Mortgage growth in Brisbane has rocketed to levels not seen in more than a decade:

Unlike Sydney and Melbourne, Brisbane is also far less reliant on net overseas migration and is not facing a large structural oversupply:

Accordingly, its rental market is actually tightening and rents are rising:

Finally, and most importantly, Brisbane is very good value relative to the other capital city markets, with its prices tracking near historical lows against these markets:

In short, Brisbane should easily outperform its East Coast peers, Sydney and Melbourne, in 2021.


Perth’s prospects are even brighter after dwelling values fell by around 22% over the six years from mid-2014:

We are tipping very strong for Perth in 2021 in the range of 10% to 14%.

Mortgage growth has literally exploded to levels above the previous iron ore booms:

Perth’s structural housing supply is reasonably balanced:

And Perth’s rental vacancy rate has tanked at the same time as rents are surging:

Perth’s relative affordability is the best on record, with values at their cheapest recorded level compared to the other capitals:

Finally, iron ore exports/prices are rising into the stratosphere:

Perth’s property market is rigged to boom.


Adelaide’s housing market was also at a record high in November after rising by 3.3% in the prior three months alone:

We are tipping Adelaide dwelling values to rise by between 7% and 11% in 2021.

Mortgage growth has accelerated to previous highs:

Adelaide’s structural supply is better balanced than Sydney and Melbourne, but less so than Brisbane and Perth:

However, rental vacancies have still tightened significantly and rents are rising at a reasonable pace:

Finally, Adelaide is relatively affordable with prices trading well below historical averages relative to the other capital city markets:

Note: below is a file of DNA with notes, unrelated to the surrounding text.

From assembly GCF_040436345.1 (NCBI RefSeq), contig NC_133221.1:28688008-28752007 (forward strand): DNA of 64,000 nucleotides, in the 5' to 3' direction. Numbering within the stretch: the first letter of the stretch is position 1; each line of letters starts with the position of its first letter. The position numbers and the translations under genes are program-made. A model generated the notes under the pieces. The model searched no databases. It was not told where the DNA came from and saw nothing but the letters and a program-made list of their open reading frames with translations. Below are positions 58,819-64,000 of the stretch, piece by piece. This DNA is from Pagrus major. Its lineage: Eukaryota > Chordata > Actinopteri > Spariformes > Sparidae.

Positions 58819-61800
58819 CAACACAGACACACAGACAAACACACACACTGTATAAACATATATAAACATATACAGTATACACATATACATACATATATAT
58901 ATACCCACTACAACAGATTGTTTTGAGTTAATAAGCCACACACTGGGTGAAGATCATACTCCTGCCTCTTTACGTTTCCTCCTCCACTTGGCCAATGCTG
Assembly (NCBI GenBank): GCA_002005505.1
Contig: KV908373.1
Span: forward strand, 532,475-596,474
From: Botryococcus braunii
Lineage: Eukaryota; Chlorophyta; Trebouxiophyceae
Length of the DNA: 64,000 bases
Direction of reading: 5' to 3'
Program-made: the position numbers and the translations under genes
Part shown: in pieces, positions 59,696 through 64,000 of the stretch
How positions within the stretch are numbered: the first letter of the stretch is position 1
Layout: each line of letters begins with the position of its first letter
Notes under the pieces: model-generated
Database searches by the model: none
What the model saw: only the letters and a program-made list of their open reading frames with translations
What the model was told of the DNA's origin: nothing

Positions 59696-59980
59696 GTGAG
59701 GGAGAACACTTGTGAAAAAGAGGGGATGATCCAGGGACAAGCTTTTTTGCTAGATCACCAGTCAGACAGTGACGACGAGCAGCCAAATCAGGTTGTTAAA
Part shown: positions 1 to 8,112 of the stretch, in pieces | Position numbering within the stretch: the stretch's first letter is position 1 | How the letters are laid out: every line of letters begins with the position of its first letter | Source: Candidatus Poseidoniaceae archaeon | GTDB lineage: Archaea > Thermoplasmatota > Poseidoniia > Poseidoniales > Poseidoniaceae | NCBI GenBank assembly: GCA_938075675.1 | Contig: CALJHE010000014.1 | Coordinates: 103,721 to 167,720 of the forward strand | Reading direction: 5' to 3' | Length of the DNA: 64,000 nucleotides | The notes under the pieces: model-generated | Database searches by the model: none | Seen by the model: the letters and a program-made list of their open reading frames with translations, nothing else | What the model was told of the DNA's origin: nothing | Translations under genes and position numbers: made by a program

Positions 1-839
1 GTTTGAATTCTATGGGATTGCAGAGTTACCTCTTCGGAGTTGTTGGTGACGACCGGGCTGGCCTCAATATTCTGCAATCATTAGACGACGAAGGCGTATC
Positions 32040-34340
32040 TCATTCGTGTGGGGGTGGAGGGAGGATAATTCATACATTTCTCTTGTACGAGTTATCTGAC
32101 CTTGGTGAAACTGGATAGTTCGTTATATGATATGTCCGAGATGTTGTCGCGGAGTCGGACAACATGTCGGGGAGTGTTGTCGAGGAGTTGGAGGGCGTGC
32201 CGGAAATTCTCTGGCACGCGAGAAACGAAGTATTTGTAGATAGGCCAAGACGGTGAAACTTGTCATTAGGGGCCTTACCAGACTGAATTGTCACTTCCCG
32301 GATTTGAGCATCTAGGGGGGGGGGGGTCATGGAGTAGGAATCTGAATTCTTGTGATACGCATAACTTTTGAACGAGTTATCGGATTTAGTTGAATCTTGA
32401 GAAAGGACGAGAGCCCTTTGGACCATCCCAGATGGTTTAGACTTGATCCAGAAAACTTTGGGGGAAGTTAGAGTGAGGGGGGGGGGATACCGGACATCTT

Affordability, cheap money, and a low reliance on net overseas migration makes Adelaide property a relatively attractive proposition.

But avoid high-rise apartments

Despite the strong price growth forecast for 2021, readers should avoid the high rise apartment segment. High-rise apartments are generally lower quality, heavily dependent on migrant flows (especially international students), oversupplied, and are suffering from falling rents.

For example, while the Brisbane property market as a whole is attractive, high rise apartments in Brisbane are not. As the saying goes, “land appreciates, buildings depreciate”.


Most signs are pointing up for Australian property prices in 2021.

Australia is one of the few nations in the world to have eliminated local transmission of COVID-19, and the economy is rebounding accordingly.

Australian households have built a war chest of savings, thanks to emergency income support and early access to superannuation savings.

The RBA is doing everything it can to lower borrowing costs even further.

The federal government, through its axing of responsible lending rules and neutering of ASIC, has green-lit banks to lend to anybody with a pulse.

Assuming no third wave virus outbreak, the only obvious major headwind for Australian property in 2021 is the collapse in immigration, which will drive an oversupply in Melbourne and Sydney, tempering growth in these two cities.

That’s why we see Perth, Brisbane and Adelaide as likely stronger markets.

Despite the Chinese trade war on Australia, we see nothing in the external environment that poses a material risk to these outcomes for 2021.

Below is the Nucleus Wealth podcast discussing this report.